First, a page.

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Reading: Why Librarians Make Good Content Marketers

by Frank Strong

Why Librarians Make Good Content Marketers

Reading: There’s no shame in taking care of an itch.

The more I read, the more I find it I have to read.  Here’s some goodies I’ve come across this week:

  • Librarians make good content marketers.  This post sucked me right in — very interesting.  Ed Fry posted it to Inbound and it was top of the list at my last perusing.  Every one wants to be a thought leader but in Confessions of a Content Strategist: The Merits of Thought-Followership, I was attracted to the inverse.  A short read, but thought provoking.  Maybe that’s leadership.  Claire Rasmussen penned that post; there are quite a few of them/her on Twitter and I’m not sure which one is actually her.
  • Useful:  SlideShare and Infographics.  SlideShare is one of the most under-appreciated social networks, but the company which was acquired by LinkedIn, has announced support for infographics.  In a post titled, Introducing SlideShare’s New Infographics Player, SlideShare writes, “The new player automatically detects an infographic upon upload, includes it in the infographic directory and displays it for best viewing. Infographics need to be saved and uploaded in a one-page PDF format.”
  • When is shaming actually bullying?  Punching down. Think about what that means for a moment or two…to physically punch down. If you can get past the fact that author Laura Hudson has a picture of a cat as her Twitter profile picture, her post in Wired will be sobering. In her post titled, Why You Should Think Twice Before Shaming Anyone on Social Media, she writes, “We despise racism and sexism because they bully the less powerful, but at what point do the shamers become the bullies? After all, the hallmark of bullying isn’t just being mean. It also involves a power differential: The bully is the one who’s punching down.”  And for the record, don’t even try to say my comment about her cat photo is an example, because she writes for Wired; I’ll always be punching up.  Besides, in this case, it’s a brotherly punch to the shoulder.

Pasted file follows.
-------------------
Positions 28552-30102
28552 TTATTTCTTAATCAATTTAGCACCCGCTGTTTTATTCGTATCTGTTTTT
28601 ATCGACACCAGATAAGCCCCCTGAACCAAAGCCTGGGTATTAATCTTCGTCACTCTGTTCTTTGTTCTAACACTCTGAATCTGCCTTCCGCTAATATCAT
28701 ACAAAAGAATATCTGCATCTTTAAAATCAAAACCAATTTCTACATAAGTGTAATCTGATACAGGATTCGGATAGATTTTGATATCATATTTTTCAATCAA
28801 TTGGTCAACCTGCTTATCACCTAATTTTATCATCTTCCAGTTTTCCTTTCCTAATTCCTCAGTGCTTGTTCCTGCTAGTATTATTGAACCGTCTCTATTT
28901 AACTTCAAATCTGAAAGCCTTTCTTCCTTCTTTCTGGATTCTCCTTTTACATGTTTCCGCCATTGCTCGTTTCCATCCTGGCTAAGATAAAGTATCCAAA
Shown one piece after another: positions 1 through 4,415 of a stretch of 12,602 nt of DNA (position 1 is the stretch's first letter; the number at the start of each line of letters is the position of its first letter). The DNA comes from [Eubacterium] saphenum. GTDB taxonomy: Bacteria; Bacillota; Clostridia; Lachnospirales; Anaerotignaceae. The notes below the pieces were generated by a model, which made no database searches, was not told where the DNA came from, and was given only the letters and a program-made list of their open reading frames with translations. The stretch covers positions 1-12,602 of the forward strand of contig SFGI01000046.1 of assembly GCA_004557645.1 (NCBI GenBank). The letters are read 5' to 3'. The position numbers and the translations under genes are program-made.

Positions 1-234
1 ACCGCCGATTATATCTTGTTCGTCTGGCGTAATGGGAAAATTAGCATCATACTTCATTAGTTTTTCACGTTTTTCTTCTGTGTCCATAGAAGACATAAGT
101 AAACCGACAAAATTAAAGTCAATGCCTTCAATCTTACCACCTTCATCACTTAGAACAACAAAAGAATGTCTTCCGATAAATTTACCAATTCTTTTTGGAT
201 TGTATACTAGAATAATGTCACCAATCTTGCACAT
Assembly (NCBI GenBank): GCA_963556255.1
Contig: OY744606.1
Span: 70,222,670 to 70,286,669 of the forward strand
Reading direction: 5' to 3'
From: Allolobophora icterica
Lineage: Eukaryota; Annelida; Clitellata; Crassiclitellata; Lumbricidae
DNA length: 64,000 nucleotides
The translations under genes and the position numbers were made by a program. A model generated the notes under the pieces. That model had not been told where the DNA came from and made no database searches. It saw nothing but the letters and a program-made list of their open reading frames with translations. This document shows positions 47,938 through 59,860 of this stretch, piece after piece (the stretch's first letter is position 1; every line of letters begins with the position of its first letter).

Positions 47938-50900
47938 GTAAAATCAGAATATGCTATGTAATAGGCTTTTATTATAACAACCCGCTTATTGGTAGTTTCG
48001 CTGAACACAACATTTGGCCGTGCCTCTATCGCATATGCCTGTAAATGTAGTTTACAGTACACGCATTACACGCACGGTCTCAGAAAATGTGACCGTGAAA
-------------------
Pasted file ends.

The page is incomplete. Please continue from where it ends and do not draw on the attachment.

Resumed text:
• Top Global PR firm is…  According to the PR Daily, Edelman tops list of Global PR firms.  Why is this a big deal?  Because Edelman is privately held. Richard Edelman, who shares the firm’s namesake, serves as CEO, and maintains a  Twitter account that has yet to be verified, is known to call up entrepreneurs named Lew and make them famous.  Most of the other PR firms on that list are part of publicly traded holdings companies such as WPP or Omicom.  While I’m an H&K alumni, I never really understood why the didn’t just merge that firm and Ogilvy.  Why own firms that have offices in the same market? They cannibalize each other for clients, talent and mind share.
  • NSA’s lousy attempt at spin. The most powerful listening organization in the world, widely accused of coercing commercial companies like Facebook and Google into sharing data in order to snoop on American citizens, says it can’t search it’s own email, according to a report by the non-profit ProPublica. That would be laughable if it weren’t for the gravity of the subject and the fact the agency has a recent history of lying.  Case in point, according to the Business Insider (and numerous other publications), the top exec at the NSA admitted, “Yes I Lied To Congress, But Here’s Why.”  My take?  This stuff is dangerous. I’m a hawk…I want to protect America as much as anyone, but this is going too far. Way too far. America loses every time the spooks let their paranoia get the better part of the Constitution.  It’s chipping away at freedom.  If you read this, write your U.S. Senator and U.S. Representative and ask them to put a leash on the NSA or kill their budget. I’m shaming.  Does this make me a bully?  Nope.  I’m still punching up.

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